The Fourth of July is coming, and if all goes well — crossing many fingers — before Congress leaves town to celebrate, the House and Senate will have passed the first substantial gun safety legislation in nearly 30 years.
Yeah, the last big reform was in 1994. People were watching the pilot episode of “Friends” on TV, Jeff Bezos was founding Amazon and American kids were hearing about a great new invention called PlayStation.
Chris Murphy was in college, just turning 21. “I bought my first beer legally,” he said in a phone interview on Wednesday. Moving onward and upward, Murphy is now a member of the Senate from Connecticut and the lead Democratic negotiator on gun safety legislation.
And there’s actually a real bill! Or at least a bipartisan agreement for what ought to be in a bill. Our job for today is to decide how we feel about it. Three choices:
A. Awful! They don’t even have a ban on the sale of assault weapons to 18-year-olds.
B. Not great! They keep putting all this power in the hands of the states when we all know how crazy some of the states are.
C. Hey, they’re actually doing something — stop the negativity! Otherwise, you’ll be the kind of perfectionist nobody wants to be standing next to while grilling holiday hamburgers.
Yeah, I think we ought to go with C.
“No bill I’ve ever been involved in has been perfect,” said John Feinblatt, the president of Everytown For Gun Safety, who’s certainly been involved in his share. “But look at the big picture. You’ve got bipartisan support for a gun safety bill.”
Well, 10 Republican senators publicly signed on, which is exactly the number you need to get past the inevitable filibuster motion. That’s 20 percent of the party’s members.
But once again, we need to think positive. Murphy told me that in 2012, when a young gunman with an assault rifle killed 20 small children and six staff members in his district’s Sandy Hook elementary school, only “one single Republican was willing to sit down and talk” about possible legislation — Pat Toomey of Pennsylvania.
Ten is better than one. The plan they’ve come up with would make it easier to disarm domestic abusers, provide a lot of new money for community mental health programs and school security, and expand the background checks on gun buyers under 21.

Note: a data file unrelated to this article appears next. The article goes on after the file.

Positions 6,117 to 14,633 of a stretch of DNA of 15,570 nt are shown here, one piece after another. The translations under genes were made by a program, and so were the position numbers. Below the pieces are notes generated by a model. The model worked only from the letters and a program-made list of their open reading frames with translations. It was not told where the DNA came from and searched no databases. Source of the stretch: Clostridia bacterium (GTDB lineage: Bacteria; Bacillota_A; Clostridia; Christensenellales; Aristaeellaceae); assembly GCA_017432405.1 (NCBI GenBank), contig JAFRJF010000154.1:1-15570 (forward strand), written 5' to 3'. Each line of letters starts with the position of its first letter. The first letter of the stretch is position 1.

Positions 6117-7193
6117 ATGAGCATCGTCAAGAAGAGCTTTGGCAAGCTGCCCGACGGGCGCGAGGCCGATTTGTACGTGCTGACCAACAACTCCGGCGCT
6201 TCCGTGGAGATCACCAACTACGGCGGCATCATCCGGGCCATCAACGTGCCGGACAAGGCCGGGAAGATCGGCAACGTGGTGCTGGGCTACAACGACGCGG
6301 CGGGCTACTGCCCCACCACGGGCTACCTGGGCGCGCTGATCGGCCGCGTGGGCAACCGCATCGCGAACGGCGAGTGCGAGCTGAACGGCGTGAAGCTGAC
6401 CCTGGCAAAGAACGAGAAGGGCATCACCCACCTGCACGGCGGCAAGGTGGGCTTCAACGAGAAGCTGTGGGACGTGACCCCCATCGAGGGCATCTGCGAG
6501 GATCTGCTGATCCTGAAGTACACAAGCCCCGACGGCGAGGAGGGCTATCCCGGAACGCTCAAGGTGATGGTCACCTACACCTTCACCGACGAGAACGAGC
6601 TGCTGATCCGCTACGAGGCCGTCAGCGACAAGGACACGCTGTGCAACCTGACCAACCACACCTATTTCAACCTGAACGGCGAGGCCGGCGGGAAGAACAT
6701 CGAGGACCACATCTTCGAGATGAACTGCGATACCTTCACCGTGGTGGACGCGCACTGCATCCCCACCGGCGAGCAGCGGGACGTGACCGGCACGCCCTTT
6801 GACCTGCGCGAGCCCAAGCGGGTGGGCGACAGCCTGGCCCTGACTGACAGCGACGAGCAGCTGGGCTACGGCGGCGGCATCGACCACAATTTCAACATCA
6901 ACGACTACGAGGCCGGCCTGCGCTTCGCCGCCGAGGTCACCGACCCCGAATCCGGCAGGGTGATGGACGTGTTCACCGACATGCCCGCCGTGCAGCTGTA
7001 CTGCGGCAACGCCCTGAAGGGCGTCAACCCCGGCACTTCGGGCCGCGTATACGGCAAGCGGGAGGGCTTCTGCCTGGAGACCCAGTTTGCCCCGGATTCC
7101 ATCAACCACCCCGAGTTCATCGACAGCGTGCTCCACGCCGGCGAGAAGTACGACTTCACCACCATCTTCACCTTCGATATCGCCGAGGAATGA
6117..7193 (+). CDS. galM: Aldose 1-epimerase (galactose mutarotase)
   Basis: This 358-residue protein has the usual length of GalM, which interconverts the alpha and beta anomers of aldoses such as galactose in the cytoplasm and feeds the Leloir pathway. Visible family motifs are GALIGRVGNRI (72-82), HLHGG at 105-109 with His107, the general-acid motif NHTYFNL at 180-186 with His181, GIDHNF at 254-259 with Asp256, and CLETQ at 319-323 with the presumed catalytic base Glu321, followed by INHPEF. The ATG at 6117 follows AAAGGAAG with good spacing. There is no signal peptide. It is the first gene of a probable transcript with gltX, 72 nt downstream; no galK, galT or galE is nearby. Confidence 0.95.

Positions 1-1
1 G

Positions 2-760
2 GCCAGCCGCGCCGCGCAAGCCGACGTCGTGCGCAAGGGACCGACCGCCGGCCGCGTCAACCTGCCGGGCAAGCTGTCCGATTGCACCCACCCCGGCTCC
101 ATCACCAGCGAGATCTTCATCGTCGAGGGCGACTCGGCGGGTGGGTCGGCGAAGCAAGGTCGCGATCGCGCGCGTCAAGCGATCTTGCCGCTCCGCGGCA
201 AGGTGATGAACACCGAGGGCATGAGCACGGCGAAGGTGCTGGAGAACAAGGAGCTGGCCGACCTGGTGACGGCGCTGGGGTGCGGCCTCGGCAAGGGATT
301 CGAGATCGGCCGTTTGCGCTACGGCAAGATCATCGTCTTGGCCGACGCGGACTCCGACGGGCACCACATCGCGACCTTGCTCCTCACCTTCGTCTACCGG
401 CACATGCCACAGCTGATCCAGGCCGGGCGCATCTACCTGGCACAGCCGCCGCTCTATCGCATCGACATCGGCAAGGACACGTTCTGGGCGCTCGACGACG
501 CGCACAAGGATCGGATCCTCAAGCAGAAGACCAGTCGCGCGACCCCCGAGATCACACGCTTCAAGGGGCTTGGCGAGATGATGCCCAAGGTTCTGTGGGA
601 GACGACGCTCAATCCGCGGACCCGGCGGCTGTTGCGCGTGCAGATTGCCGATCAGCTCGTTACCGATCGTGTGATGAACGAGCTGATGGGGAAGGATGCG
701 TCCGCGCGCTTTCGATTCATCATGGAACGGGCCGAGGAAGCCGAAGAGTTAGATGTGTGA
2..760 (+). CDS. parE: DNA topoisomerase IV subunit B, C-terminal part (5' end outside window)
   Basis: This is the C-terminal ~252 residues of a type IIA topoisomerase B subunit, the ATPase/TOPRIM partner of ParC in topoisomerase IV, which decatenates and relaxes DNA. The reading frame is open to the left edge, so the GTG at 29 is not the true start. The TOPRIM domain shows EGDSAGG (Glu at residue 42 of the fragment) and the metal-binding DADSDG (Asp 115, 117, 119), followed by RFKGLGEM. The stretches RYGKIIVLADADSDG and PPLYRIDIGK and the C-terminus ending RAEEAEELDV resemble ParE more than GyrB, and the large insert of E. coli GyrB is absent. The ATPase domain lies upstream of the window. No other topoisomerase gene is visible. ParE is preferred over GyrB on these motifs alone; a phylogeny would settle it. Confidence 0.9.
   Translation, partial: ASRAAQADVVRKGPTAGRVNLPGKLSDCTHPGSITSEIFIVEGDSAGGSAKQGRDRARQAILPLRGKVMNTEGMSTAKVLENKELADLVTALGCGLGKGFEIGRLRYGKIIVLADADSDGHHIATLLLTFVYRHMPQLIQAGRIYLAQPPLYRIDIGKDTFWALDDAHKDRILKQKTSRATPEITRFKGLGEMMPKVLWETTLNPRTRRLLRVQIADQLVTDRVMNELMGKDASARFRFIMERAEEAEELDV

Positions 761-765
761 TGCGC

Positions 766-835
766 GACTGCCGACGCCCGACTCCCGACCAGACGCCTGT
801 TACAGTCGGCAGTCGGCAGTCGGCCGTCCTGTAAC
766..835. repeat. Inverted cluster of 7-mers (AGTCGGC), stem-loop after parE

“We couldn’t have gotten an agreement on any single one of those items a month ago,” Murphy said.
Even Mitch McConnell seems to be coming around. The Senate Republican leader has always been pretty proud of his record on weapons legislation, which it’s fair to summarize as anti-gun safety. But now he’s given his blessing to some sort of reform. Perhaps he’s seen the error of his ways. Perhaps he’s seen the public polls.
If something’s going to get done before the Senate goes off on its holiday recess, things have to happen pretty fast in a chamber not known for its speediness. “It took them five weeks to write an infrastructure bill. We have four days,” said Murphy.
It’d be nice to see a lawmaker throw himself into a righteous cause and come out a winner, wouldn’t it, people? There’s even been a little talk about Murphy as a possible presidential contender, should Joe Biden decide not to run for re-election. “Nononononono,” the senator responded instantly when asked about the idea.
What do you think? All I know is that once we get past this year’s elections, everybody is going to start speculating about 2024, and we really need to collect some post-Biden options. You do not want to be at a holiday party next winter with no names to throw into the debate.
But about the gun bill. The first — and let’s face it, easiest — priority is to complain that Washington isn’t rising to the occasion. “It’s not enough,” said Illinois Gov. J.B. Pritzker, after he rather grudgingly acknowledged the new Senate agreement represented some success.
You can understand why Illinois is particularly touchy on this issue. At the N.R.A. convention in Houston last month, speakers tried to skip over the mass shooting of Texas schoolchildren days earlier by talking about how many people get gunned down every year in Chicago. Mainly with weapons imported from other states, of course, although that part didn’t really come up.
The horror of those murdered children persuaded a lot of politicians to dodge that N.R.A. gathering entirely. Although not Donald Trump, a politician who actually had no idea he had any strong feelings about guns until he noticed how much cheering they got at Republican gatherings. In Houston, Trump helpfully suggested responding to the Uvalde school shooting tragedy by arming teachers.
Right now our priority has to be rooting for the gun bill negotiators in Congress to get the job done before everybody goes home. “We’ve got to work through some pretty sticky wickets,” said Murphy.
The wickets are, in fact, multitudinous, but at least things are moving along. “Victories beget victories,” insisted Murphy.
There’s a lot of territory to cover before we get to anyplace sane on the gun front. To anyplace near where surveys tell us the American people would like to go. But it’d be nice if, on July 4, we could celebrate with more fireworks and less gunfire.
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